Sexual Jealousy from a Sociobiolgocal Perspective

This research topic submitted by Sam S. Roger P. Joshua E. (spillmss@miavx1.miamioh.edu) on 2/25/98.

"Jealousy is a universal feeling. The feeling is normal until it is acted upon and the behavior or actions become irrational… Jealousy does not have boundaries. It penetrates all social positions, intellectual levels, ages, races, and economic strata" (Bernhard, xi). This project’s focus is to determine if what we have found out thus far, is still accurate. Buss conducted a survey on the reactions of men and women to jealousy and recorded the differences. The sociobiological perspective agrees with Buss’s assessment. Men tend to react more strongly to sexual indiscretion while women tend to find emotional infidelity more distressing. We will conduct our own experiment to see if it validates or refutes the above arguments. The theoretical context or standpoint will be from a sociobiological perspective as well as from a cross-cultural point of view. These examples will come from religious, legendary, and literary materials. Our methods of ensuring primary data will include our own analysis of other’s experiments and surveys that we create, conduct, and qualify.
In order to understand the theoretical context for the sociobiology of sexual jealousy, it would first be helpful to briefly explain the notion of sociobiology itself. Sociobiology explains aspects of human nature in terms of the theory of evolution, based on the 95% existence of the human race in the Pleistocene age. Sociobiology, or Evolutionary Psychology, serves to take a particular behavior (jealousy in this instance) and explain it as an adaptation which somehow enhances fitness in a particular environment. We have chosen to examine the aspects of sexual jealousy from a sociobiological standpoint. This type of jealousy involves a perceived threat to an intimate, committed relationship between two individuals, most often sexually or physically involved.
The basis for the sociobiological standpoint on jealousy deals out and out with paternity confidence: involving the fundamental physiological differences between men and women. Males have a high food intake for their larger and more energetic bodies. Men also have a much greater amount of testosterone than females. The resulting differences is that men are larger, stronger, and more aggressive. The man was designed (evolutionarily speaking) to have as many offspring as possible because of a low paternal investment rate. Women on the other hand, are designed to have only a few children?with a high rate of paternal investment. "Paternal investment is the energy expended by parents to produce and nurture offspring. More accurately the term refers to the decrement in future reproductive potential as a consequence of present effort" (White and Mullen, 60). The mother always knows who her children are, and has a naturally high level of parental confidence. Her reproductive strategy is to have a few children and protect them; a male’s is to have as many children as possible in the hopes that at least a few will survive. As a result his natural tendencies lean toward aggression and displays of physical prowess. This is to attract desirable mates in order to perpetuate his genes, as well as to protect his mate from other males. It also accounts for the male desire to mate with as many females as possible. As a result the male is very concerned with paternity confidence. In humans, however, sexual dimorphism for males is very low and paternal investment is very high. As a result the male needs to have a very high instance of paternity confidence?to make sure his genes are being passed on. As a result jealousy is one of his main weapons in terms of ensuring paternity confidence. This results in many things. Men become very upset, even violent, at an instance of sexual indiscretion by a mate. This is to protect their investment and it is one of the few tools they have to do it (White and Mullen).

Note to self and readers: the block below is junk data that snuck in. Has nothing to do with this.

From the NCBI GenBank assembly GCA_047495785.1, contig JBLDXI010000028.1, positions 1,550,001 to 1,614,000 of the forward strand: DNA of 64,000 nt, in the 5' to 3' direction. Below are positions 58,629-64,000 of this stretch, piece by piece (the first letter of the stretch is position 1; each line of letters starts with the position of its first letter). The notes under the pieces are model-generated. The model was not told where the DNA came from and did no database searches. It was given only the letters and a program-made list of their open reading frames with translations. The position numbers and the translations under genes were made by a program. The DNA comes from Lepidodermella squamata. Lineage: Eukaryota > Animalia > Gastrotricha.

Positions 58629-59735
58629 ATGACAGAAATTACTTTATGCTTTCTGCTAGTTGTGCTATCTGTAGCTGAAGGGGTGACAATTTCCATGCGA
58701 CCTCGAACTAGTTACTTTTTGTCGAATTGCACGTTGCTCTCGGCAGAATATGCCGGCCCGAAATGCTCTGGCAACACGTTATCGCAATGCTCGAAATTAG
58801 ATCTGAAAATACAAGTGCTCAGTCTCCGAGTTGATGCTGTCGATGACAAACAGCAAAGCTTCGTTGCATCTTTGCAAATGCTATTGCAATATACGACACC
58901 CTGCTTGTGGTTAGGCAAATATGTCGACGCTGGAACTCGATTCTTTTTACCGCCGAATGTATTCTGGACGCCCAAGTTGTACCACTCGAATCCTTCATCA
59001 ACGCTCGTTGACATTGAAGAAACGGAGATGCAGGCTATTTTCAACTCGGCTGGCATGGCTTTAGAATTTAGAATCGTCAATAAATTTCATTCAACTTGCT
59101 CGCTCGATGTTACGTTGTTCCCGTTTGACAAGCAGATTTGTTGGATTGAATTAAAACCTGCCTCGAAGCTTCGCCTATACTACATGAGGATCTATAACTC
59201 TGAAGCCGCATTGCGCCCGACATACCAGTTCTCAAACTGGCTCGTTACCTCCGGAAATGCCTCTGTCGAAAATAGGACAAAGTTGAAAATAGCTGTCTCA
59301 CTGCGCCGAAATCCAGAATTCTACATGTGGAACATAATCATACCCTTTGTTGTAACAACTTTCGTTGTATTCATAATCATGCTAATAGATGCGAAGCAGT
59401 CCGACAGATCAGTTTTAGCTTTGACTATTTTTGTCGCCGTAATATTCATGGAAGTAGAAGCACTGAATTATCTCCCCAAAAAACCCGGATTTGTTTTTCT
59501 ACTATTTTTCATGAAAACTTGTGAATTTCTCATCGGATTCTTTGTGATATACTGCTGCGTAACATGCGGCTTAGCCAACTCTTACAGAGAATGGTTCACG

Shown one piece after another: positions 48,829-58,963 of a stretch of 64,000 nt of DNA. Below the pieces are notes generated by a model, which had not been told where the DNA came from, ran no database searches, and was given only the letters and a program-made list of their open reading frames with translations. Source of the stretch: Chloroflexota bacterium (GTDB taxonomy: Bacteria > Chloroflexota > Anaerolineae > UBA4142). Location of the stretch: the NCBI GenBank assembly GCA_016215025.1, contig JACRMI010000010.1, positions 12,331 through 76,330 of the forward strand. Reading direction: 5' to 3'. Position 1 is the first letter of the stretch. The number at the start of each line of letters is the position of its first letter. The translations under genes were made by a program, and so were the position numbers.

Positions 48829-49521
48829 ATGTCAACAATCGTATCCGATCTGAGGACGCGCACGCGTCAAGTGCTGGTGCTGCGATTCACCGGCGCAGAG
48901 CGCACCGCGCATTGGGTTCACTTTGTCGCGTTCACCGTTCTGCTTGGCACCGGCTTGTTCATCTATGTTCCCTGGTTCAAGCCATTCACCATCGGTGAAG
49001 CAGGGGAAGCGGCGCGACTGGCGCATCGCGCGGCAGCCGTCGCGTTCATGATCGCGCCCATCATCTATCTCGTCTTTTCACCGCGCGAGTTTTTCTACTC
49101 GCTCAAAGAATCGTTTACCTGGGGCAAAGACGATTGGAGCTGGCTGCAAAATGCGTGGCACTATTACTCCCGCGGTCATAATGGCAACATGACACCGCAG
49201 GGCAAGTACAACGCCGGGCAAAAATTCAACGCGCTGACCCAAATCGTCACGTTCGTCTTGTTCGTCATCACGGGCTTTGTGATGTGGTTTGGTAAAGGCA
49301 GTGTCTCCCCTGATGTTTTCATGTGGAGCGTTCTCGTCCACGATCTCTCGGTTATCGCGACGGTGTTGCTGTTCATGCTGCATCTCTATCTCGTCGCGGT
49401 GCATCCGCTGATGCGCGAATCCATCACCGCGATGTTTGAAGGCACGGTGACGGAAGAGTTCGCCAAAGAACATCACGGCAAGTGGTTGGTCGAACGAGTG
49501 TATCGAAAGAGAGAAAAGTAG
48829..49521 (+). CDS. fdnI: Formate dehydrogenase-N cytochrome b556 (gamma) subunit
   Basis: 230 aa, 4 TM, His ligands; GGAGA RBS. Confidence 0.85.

Women, on the other hand, have bodies that run on a proportionately small amount of food in comparison to males. They use this energy efficiency for gestation and lactation. Their relatively high paternal investment is to pass their genes on. In the human species, because of low male sexual dimorphism they require a higher level of investment from men. Women raise their children and expect and require resources from their mates. When these resources become threatened, then the woman becomes jealous to protect her interests and those of her children (White and Mullen).
In summary high male investment explains the relatively weak sexual dimorphism in humans, while the necessity of paternity confidence has led to human males having sexual jealousy marked by violence and consistent attempts to restrict the sexual behavior of women. Female jealousy is centered more on concerns related to paternal investment than on male extrarelationship sexuality per se, as greater paternal investment should increase the chance of survival for the female’s offspring. In short, sociobiological theory holds that female jealousy is marked by fear and anxiety over losing the relationship and by an interest in the nature of the rival relationship, whereas male jealousy, focusing on the sexual threat of the rival, is marked by competitiveness and aggression, and is much less affected by situational factors suggesting that the mate is still interested in maintaining the primary bond.